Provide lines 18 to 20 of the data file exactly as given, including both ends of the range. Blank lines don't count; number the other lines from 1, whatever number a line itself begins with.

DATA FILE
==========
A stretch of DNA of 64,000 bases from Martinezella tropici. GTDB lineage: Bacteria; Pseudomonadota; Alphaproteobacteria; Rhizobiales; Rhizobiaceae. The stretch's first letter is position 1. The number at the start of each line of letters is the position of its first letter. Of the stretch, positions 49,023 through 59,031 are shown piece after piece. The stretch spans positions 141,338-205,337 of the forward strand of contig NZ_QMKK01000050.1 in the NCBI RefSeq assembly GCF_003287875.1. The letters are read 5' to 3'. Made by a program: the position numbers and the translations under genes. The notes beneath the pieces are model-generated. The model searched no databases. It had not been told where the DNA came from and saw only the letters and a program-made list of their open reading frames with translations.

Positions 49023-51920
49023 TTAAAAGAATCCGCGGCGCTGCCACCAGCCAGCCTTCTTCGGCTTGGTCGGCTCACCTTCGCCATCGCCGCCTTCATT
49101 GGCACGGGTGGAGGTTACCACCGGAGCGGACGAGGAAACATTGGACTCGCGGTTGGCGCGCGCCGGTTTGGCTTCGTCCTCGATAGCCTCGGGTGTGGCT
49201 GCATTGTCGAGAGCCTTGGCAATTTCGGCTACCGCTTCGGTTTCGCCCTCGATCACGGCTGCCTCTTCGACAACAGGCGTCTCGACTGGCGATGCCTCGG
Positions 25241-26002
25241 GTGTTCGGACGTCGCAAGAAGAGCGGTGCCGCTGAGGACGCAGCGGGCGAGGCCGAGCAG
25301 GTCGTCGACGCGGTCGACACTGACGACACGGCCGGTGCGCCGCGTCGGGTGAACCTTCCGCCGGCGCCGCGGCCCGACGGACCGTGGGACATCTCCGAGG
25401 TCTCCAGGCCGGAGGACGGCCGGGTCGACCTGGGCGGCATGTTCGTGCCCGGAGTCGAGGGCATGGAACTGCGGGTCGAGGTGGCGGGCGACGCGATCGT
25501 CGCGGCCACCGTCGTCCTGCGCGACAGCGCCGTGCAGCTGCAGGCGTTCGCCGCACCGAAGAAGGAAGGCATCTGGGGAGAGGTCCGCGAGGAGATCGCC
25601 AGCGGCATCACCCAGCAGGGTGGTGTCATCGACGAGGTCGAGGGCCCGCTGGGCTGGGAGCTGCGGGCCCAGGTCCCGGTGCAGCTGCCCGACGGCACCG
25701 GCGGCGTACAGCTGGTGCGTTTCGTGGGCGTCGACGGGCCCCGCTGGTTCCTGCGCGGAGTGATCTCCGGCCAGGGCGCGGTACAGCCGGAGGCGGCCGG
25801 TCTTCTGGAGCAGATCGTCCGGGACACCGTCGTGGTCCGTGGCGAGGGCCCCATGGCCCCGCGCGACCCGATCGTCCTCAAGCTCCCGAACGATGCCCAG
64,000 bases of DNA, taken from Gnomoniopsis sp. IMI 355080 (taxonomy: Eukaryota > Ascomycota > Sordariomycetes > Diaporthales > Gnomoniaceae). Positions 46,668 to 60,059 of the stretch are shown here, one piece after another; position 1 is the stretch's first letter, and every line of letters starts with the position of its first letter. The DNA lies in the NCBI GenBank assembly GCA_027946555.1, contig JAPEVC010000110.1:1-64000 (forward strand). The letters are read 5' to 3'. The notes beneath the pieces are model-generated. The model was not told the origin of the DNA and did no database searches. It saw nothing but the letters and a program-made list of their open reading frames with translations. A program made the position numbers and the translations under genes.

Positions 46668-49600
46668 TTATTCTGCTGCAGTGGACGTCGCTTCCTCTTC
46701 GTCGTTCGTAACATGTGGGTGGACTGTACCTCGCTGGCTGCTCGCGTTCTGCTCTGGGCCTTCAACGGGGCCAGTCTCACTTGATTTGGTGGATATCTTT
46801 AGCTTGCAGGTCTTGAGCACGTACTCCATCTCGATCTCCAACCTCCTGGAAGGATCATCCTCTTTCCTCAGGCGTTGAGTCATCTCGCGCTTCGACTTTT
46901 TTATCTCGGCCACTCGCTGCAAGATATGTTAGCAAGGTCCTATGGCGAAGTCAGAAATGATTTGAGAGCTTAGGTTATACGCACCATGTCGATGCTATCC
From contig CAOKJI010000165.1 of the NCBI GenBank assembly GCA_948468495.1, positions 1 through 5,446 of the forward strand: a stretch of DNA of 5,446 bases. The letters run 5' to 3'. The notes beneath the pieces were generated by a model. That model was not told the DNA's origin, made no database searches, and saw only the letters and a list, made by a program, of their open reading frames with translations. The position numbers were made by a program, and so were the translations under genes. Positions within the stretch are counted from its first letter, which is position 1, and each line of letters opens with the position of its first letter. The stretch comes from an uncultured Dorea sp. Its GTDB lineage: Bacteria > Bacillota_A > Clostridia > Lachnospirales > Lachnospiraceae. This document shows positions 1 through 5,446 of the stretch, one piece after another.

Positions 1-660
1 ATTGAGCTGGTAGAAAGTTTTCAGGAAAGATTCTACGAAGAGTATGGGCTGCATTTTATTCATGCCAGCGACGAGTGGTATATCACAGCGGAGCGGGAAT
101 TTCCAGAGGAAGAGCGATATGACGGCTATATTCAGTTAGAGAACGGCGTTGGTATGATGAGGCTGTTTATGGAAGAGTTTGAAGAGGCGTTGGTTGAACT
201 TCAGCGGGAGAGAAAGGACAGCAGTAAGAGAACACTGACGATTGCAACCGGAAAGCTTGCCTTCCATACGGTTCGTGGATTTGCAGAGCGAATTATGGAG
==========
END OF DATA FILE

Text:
46801 AGCTTGCAGGTCTTGAGCACGTACTCCATCTCGATCTCCAACCTCCTGGAAGGATCATCCTCTTTCCTCAGGCGTTGAGTCATCTCGCGCTTCGACTTTT
46901 TTATCTCGGCCACTCGCTGCAAGATATGTTAGCAAGGTCCTATGGCGAAGTCAGAAATGATTTGAGAGCTTAGGTTATACGCACCATGTCGATGCTATCC
From contig CAOKJI010000165.1 of the NCBI GenBank assembly GCA_948468495.1, positions 1 through 5,446 of the forward strand: a stretch of DNA of 5,446 bases. The letters run 5' to 3'. The notes beneath the pieces were generated by a model. That model was not told the DNA's origin, made no database searches, and saw only the letters and a list, made by a program, of their open reading frames with translations. The position numbers were made by a program, and so were the translations under genes. Positions within the stretch are counted from its first letter, which is position 1, and each line of letters opens with the position of its first letter. The stretch comes from an uncultured Dorea sp. Its GTDB lineage: Bacteria > Bacillota_A > Clostridia > Lachnospirales > Lachnospiraceae. This document shows positions 1 through 5,446 of the stretch, one piece after another.